TALLAHASSEE, Fla. — Governor Ron DeSantis’ call to ban “fracking” advanced through a House panel Tuesday morning and was being discussed in the Senate Tuesday afternoon.
However, environmentalists argue the proposals don’t drill deep enough into the issue. Supporters of the House proposal call it a good “first step,” even if it doesn’t include language desired by environmentalists to ban a technique similar to fracking called “matrix acidizing.”
The acidizing technique utilizes many of the same chemicals as used in hydraulic fracking, but it dissolves rocks with acid instead of fracturing them with pressurized liquid. Democratic State Representative Kristin Jacobs calls the measure a good start, even if it’s not perfect.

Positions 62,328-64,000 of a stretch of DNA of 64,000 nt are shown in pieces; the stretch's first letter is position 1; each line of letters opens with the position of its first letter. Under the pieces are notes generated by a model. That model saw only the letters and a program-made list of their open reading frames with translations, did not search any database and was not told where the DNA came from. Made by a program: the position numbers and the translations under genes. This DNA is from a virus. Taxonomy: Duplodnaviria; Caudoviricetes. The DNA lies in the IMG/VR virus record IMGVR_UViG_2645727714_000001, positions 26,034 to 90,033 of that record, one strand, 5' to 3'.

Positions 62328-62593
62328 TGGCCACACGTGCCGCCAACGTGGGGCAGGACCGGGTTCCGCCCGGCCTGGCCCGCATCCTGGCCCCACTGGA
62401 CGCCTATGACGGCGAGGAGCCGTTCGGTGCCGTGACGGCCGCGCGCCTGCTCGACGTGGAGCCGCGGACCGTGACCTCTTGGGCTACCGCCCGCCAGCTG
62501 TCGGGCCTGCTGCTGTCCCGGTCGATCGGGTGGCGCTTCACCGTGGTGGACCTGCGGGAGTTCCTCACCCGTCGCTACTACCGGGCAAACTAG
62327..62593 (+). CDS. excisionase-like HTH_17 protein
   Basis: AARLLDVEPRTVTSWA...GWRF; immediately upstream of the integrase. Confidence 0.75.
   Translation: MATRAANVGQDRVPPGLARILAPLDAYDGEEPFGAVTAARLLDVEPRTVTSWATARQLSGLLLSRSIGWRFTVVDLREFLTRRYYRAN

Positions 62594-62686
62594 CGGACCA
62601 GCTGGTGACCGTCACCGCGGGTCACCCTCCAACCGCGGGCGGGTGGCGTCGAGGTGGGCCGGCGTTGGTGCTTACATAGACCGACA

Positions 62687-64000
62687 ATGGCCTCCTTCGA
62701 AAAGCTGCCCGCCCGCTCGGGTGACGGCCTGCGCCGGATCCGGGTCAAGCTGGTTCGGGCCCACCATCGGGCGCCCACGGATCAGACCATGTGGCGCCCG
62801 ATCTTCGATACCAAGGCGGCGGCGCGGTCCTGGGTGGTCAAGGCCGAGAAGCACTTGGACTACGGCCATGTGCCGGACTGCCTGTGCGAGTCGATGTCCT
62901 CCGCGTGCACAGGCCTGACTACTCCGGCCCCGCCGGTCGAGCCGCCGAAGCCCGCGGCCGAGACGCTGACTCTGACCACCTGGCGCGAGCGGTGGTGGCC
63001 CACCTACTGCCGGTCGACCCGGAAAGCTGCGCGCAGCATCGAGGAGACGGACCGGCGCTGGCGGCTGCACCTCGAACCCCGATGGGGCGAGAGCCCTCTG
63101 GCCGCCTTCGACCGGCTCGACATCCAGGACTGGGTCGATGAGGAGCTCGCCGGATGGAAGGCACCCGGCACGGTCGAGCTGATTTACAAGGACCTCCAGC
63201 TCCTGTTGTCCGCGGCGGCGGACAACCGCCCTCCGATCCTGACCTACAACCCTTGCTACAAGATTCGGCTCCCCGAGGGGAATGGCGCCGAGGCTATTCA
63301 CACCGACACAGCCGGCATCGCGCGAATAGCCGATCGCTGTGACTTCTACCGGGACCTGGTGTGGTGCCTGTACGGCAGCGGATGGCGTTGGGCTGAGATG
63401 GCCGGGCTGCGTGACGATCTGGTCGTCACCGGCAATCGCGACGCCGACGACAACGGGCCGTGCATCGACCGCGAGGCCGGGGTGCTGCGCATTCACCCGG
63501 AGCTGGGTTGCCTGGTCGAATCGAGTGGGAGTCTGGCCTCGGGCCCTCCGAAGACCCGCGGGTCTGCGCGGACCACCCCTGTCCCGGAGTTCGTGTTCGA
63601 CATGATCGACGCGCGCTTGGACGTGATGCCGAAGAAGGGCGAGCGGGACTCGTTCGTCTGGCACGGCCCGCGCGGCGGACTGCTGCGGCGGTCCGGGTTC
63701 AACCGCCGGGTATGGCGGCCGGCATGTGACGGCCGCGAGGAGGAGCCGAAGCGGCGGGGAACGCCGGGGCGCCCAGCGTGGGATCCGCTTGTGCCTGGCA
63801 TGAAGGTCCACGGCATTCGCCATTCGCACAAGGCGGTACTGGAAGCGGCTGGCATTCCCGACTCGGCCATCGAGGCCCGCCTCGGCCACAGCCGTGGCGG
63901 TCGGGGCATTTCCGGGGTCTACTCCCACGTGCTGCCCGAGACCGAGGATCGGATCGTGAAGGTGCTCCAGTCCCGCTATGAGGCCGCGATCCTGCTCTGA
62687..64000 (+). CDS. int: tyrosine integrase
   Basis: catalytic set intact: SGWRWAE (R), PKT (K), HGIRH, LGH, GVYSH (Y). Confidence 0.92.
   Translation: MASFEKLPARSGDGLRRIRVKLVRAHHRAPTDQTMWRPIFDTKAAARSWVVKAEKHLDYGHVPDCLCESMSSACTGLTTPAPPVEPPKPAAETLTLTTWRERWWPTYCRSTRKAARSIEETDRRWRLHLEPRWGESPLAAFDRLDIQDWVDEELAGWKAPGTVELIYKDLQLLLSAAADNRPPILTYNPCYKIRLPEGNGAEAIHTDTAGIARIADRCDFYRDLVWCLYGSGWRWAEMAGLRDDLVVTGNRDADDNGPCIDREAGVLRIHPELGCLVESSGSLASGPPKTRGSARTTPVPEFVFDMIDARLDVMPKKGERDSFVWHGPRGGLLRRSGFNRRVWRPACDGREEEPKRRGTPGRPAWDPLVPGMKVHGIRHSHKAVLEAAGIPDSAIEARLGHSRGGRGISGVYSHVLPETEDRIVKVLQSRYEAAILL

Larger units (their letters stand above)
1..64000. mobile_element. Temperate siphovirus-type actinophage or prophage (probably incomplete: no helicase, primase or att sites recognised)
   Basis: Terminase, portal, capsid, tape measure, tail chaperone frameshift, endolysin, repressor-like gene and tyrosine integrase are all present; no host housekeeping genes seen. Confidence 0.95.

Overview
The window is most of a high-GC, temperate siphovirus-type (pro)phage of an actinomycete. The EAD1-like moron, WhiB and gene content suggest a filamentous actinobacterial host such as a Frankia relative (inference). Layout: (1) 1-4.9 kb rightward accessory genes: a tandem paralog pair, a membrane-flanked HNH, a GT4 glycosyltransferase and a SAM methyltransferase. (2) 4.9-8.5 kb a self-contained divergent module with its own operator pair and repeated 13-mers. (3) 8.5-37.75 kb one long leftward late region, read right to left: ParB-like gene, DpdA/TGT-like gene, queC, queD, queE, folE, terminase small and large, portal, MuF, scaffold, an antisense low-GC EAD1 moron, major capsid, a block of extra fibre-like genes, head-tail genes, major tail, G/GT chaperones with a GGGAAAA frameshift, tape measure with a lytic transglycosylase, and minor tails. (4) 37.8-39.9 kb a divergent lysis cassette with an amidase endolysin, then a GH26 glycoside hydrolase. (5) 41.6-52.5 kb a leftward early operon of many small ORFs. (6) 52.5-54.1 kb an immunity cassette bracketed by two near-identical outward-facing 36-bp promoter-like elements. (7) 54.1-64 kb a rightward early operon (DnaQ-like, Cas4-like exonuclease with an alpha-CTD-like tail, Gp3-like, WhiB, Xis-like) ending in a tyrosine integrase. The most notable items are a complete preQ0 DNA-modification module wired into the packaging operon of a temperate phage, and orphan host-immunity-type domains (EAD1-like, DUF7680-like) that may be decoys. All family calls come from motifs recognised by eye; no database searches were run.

“When we take steps incrementally, when we take the first step and we build a foundation to grow to the next step, we have something that lasts and endures over time," said Jacobs.
Still, opposition remains to the overall proposal as environmentalists contend fracking in all its forms threatens Florida’s already-stressed water supplies. David Cullen with the Sierra Club feels the process could cause long-term environmental damage.
“Accidents happen. Technology is not perfect. There are alternatives, and we need to be investing in those and moving forward," said Cullen.
After years of seeing fracking bans stall in the legislature, the current proposals gained traction this year when Governor DeSantis in January released a list of environmental proposals that included opposition to “hydraulic fracturing.”
The House bill has only one more committee hearing before going before the full chamber. If passed, the Senate proposal has two stops before reaching the floor.